- A constitutional issue was one which confronted the various protections laid out in the Constitution. Such protections could be in respect to the Bill of Rights or the Constitution itself. The issue had to demonstrate the link between the aggrieved party, the provision of the Constitution alleged to have been contravened or threatened and the manifestation of contravention or infringement.
- In as much as the issue of qualification in terms of citizenship of a nominee ought to have been considered at the clearance stage by the 2nd respondent, the same was no less a constitutional question, and if for whatever reason the 2nd respondent or any other organs failed to diligently consider the issue or did not fully consider the issue leading to a violation of the Constitution, the court had the duty to consider any such violation, uphold and safeguard the Constitution.
- The evidence placed before the court if considered would not be unfair to the administration of justice in any way. The document which had not been denied as being a copy of the 1st respondents passport would be of assistance to the court in determining a matter of general public importance, a matter touching on a value and principle espoused by the Constitution. It would place before the court information necessary to see if there was a violation of citizenship. The passport belonged to the 1st respondent; he had not denied it neither had he negated the assumption that it was in his possession. The passport was not a public document and no matter how diligent the petitioner was he could not have gained possession of the same.
- The document in question was an individuals document. Though a passport was a public document so to speak, it was in the possession of the holder. The urgency of the matter required quick action. The Attorney General could not quickly access information from the Department of Immigration services. The information was relevant to the issue in question and necessary in the public interest. Therefore, balancing between the need to access the document and the interest of fair adjudication of the matter and in the circumstances of the instant matter, justice would be done if the secondary evidence was admitted.
- Though the 1st respondent did not have the primary duty to present his passport before the court merely because the petitioner spoke of it, the petitioner in the circumstances made a prima facie case, the 1st respondent in his own interest and in the public interest ought to have made the passport available to lay to rest the alleged issue of his multiple nationality and to prove that indeed what he enjoyed was dual nationality. That was a typical case where the burden of proof shifted to the 1st respondent.
- Citizenship and representation of citizens were key chapters of the Constitution, they played a major role in the governance structure and would not to be taken lightly on the face of allegations of violation of the Constitution. The respondents sat back and casually as if in defence of the 1st respondent, without any quick investigation through a multi-agency approach to quickly put information before court to negate or affirm the issue. The petitioner had placed prima facie evidence before court but they came to court with complacency; citing the courts lack jurisdiction in an all-important subject touching on the interpretation and protection of the Constitution and state security and ones allegiance. The evidentiary burden had shifted to them.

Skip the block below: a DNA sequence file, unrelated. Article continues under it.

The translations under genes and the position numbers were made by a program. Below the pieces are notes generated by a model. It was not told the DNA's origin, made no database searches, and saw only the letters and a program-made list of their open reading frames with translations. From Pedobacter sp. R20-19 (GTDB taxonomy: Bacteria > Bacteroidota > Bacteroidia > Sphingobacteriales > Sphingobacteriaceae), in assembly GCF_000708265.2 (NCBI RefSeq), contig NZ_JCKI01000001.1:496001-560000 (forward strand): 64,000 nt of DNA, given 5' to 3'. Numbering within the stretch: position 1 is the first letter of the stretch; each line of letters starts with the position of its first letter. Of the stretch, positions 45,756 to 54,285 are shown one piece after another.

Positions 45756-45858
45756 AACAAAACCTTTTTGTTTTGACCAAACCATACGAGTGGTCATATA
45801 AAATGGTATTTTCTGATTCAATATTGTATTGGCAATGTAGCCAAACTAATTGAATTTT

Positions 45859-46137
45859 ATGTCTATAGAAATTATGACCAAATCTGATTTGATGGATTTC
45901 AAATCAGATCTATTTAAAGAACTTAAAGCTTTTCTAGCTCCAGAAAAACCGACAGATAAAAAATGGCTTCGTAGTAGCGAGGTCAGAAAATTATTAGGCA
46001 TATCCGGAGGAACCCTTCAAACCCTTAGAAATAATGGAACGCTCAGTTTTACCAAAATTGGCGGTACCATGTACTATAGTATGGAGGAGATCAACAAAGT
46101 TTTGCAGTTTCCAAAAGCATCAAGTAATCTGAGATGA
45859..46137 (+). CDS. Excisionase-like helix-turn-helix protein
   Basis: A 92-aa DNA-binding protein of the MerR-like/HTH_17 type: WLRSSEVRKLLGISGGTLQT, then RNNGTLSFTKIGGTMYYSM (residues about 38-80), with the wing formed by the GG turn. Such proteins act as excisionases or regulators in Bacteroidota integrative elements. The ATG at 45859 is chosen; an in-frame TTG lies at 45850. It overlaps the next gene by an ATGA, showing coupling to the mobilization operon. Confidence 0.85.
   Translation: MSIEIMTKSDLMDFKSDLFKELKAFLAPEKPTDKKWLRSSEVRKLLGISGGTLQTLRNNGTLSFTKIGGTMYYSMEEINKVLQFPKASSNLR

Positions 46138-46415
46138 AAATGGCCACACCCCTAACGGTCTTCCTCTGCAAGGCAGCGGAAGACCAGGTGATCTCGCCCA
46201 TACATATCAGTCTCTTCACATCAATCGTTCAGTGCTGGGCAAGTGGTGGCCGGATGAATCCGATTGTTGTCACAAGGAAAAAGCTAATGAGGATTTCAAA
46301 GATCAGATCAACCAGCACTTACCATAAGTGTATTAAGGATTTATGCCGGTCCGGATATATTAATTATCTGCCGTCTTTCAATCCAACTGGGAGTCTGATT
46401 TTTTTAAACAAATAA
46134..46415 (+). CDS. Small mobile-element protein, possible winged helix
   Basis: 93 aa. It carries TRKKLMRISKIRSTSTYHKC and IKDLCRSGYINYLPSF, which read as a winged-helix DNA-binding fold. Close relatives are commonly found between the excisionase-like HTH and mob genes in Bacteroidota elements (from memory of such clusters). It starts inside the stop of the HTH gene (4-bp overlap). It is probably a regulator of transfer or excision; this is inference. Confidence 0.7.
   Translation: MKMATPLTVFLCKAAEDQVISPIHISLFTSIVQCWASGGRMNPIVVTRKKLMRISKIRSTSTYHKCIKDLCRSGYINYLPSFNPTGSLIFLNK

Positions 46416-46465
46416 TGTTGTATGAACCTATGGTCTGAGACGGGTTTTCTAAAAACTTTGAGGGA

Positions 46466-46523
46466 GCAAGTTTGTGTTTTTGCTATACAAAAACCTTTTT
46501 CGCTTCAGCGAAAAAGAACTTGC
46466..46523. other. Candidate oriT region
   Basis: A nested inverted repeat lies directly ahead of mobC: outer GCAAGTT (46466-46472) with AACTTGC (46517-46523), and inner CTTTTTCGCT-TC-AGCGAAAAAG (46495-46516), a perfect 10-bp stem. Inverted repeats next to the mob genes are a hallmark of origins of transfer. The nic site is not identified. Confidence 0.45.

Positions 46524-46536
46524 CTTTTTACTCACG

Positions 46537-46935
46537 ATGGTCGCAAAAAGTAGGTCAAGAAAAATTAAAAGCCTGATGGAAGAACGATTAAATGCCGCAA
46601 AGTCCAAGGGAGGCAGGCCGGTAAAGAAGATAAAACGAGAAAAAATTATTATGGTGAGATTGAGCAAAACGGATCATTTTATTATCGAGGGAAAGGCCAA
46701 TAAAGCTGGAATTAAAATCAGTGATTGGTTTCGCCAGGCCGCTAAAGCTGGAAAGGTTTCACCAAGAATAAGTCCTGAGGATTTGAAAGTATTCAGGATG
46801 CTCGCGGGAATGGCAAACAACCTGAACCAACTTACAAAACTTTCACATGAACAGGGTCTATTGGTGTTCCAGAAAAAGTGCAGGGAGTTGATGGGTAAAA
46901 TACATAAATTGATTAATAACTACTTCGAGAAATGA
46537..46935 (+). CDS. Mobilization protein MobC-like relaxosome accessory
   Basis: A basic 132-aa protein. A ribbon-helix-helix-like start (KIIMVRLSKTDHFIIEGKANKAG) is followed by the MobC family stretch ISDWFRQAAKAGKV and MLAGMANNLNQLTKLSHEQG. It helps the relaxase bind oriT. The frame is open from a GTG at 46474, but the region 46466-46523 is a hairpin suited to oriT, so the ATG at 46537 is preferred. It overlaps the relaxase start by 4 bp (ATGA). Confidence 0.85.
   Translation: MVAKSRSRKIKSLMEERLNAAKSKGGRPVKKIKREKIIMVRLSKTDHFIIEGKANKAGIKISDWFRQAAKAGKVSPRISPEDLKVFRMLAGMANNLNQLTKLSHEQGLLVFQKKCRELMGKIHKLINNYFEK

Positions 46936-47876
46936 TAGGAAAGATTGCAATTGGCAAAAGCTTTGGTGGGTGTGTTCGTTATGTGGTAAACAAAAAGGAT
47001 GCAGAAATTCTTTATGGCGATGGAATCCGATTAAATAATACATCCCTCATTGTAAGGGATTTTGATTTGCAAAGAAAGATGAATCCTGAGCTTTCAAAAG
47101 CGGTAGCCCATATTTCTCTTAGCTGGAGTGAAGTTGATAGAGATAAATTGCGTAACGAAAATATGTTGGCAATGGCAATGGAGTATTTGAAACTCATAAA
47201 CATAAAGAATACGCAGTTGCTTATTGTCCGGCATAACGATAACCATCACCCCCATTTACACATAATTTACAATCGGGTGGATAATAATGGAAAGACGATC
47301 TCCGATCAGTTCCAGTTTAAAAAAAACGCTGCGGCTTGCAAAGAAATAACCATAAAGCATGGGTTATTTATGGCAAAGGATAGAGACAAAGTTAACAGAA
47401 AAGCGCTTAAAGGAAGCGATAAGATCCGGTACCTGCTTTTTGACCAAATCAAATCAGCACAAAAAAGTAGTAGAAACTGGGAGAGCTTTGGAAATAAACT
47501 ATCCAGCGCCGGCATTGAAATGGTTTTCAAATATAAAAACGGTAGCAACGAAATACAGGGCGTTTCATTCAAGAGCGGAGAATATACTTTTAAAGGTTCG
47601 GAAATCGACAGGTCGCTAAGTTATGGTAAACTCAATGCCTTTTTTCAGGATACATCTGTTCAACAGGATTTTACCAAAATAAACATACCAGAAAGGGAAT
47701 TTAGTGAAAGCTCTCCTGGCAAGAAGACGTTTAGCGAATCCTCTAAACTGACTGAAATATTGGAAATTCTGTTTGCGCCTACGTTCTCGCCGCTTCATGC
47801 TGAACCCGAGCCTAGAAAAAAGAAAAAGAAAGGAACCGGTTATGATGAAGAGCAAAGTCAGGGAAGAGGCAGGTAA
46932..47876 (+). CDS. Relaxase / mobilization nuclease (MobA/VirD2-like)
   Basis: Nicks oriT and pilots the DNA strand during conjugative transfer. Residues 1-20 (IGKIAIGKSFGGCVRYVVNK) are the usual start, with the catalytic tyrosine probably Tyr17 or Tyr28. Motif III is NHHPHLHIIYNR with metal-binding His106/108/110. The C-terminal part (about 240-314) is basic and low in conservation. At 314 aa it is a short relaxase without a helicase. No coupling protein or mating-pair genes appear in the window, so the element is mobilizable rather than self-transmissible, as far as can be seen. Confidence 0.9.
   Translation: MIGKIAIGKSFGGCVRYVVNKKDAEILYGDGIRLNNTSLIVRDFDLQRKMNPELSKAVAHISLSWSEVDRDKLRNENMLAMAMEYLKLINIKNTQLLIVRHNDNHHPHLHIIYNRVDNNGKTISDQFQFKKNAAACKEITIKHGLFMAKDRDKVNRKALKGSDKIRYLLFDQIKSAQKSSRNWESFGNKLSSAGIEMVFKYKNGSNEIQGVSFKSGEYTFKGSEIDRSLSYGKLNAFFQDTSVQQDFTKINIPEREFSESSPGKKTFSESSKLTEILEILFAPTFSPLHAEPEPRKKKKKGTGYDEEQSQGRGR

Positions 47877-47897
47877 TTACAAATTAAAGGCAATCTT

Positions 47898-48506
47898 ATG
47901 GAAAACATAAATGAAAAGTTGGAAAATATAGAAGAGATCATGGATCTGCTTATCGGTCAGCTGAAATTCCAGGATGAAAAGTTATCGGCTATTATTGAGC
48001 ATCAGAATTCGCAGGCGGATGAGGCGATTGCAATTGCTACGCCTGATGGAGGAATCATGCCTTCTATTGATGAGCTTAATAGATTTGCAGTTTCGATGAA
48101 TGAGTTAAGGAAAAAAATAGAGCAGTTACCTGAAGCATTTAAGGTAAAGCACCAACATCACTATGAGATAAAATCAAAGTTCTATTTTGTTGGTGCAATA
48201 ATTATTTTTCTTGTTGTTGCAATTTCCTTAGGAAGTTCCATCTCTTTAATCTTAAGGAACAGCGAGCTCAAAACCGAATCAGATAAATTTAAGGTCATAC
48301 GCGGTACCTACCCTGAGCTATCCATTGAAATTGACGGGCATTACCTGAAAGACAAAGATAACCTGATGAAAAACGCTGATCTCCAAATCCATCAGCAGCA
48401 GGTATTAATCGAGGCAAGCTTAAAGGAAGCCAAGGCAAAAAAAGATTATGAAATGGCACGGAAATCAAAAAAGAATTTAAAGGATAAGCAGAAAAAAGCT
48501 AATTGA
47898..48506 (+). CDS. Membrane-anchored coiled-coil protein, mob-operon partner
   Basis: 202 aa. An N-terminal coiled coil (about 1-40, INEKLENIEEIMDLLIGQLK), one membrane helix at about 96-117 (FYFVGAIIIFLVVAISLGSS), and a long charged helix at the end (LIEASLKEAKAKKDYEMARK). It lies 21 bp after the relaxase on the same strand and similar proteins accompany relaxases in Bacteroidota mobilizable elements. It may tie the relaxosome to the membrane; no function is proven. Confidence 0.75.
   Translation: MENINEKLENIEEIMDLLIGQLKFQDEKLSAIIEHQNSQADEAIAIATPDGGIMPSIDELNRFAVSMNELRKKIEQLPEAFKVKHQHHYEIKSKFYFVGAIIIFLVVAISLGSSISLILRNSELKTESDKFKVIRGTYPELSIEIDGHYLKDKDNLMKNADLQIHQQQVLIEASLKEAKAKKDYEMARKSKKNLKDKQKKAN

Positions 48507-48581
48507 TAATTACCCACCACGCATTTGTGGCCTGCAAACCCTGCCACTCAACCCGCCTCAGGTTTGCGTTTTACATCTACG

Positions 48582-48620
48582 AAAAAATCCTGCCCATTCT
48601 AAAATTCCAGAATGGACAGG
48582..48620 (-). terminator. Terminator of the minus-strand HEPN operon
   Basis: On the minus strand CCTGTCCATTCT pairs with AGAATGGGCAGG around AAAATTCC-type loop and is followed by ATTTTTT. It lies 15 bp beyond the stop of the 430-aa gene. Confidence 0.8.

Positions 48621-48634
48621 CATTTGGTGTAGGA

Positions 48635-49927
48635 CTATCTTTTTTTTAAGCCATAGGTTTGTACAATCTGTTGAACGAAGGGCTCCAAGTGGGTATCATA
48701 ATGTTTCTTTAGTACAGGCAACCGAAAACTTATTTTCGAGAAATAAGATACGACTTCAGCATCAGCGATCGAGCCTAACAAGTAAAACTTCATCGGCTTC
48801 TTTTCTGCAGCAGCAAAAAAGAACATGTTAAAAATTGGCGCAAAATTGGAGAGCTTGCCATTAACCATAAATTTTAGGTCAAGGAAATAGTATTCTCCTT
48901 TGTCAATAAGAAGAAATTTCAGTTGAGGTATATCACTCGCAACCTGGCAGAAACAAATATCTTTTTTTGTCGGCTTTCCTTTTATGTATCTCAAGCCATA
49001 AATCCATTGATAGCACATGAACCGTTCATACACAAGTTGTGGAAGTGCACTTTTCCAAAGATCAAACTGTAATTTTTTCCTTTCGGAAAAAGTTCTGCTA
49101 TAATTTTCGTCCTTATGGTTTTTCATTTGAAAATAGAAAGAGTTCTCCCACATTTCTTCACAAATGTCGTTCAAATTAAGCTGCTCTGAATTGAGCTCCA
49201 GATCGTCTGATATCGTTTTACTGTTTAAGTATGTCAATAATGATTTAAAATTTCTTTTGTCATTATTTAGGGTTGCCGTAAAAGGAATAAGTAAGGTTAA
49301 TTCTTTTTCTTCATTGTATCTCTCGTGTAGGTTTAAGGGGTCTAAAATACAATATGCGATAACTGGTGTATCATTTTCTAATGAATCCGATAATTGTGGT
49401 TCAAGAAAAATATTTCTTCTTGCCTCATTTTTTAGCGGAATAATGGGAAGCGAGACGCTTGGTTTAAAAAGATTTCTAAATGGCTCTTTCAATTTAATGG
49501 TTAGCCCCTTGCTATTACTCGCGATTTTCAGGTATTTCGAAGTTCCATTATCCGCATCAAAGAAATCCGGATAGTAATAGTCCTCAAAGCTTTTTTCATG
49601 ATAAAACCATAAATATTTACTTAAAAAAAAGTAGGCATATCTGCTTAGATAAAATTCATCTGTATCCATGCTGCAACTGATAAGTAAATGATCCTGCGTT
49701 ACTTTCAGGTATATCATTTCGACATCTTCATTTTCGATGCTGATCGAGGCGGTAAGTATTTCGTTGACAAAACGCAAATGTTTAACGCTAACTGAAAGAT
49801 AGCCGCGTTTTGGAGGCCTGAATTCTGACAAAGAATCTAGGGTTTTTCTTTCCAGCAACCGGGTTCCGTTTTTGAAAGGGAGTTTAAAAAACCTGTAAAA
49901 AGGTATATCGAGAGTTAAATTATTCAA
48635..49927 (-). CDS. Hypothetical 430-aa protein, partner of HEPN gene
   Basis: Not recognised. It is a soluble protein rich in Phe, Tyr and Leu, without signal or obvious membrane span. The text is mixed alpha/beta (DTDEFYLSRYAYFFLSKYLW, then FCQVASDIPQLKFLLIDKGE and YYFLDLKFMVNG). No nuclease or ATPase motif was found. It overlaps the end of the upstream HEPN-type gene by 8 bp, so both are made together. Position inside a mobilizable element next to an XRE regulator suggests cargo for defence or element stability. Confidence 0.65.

- Article 3 of the Constitution mandated every person to uphold and defend the Constitution. The petitioner placed his evidence of the 1st respondents passport indicating that he was an American born in Somalia in contrast to the information on the Kenyan identity card which information he gave to 2nd respondent that he was born in Garissa County.
- The petitioner discharged his legal burden and at that point the evidentiary burden shifted to the 1st respondent to explain whether he was born in Somalia or Kenya and why the conflicting information in the two crucial nationality documents, secondly his connection to Somalia which in the American passport as opposed to his connection with Kenya which he claimed was his country of birth as well.
- The conflicting information in the American passport and the Kenyan national identity card raised also the question of credibility and integrity as espoused in Chapter Six as read with the Leadership and integrity Act. The petitioner in the absence of any evidence to the contrary by the respondents and the 2nd, 3rd and 4th interested parties, placed before court evidence that the 1st respondent was a holder of Somalia/American and Kenyan nationalities and there was violation of the Constitution and or likely violation and /or threat to the Constitution and the law.
- The Constitution permitted citizens of Kenya by birth to have dual citizenship and not multiple nationalities as was the case of the 1st respondent . The acts and /or mmissions of the 2nd and 3rd respondents, the 2nd, 3rd and 4th interested parties failed their mandate and their obligations under the Constitution and statute. The 1st respondent failed to present documents ascertaining that he was indeed a Kenyan citizen as prescribed by the Constitution and electoral laws to qualify to run for the seat of Member of Parliament for Fafi Constituency. The 1st respondent was in violation of Chapter 6 of the Constitution as read with the Leadership and Integrity Act. The petitioner was within his rights as a Kenyan for himself and the public good to move the court.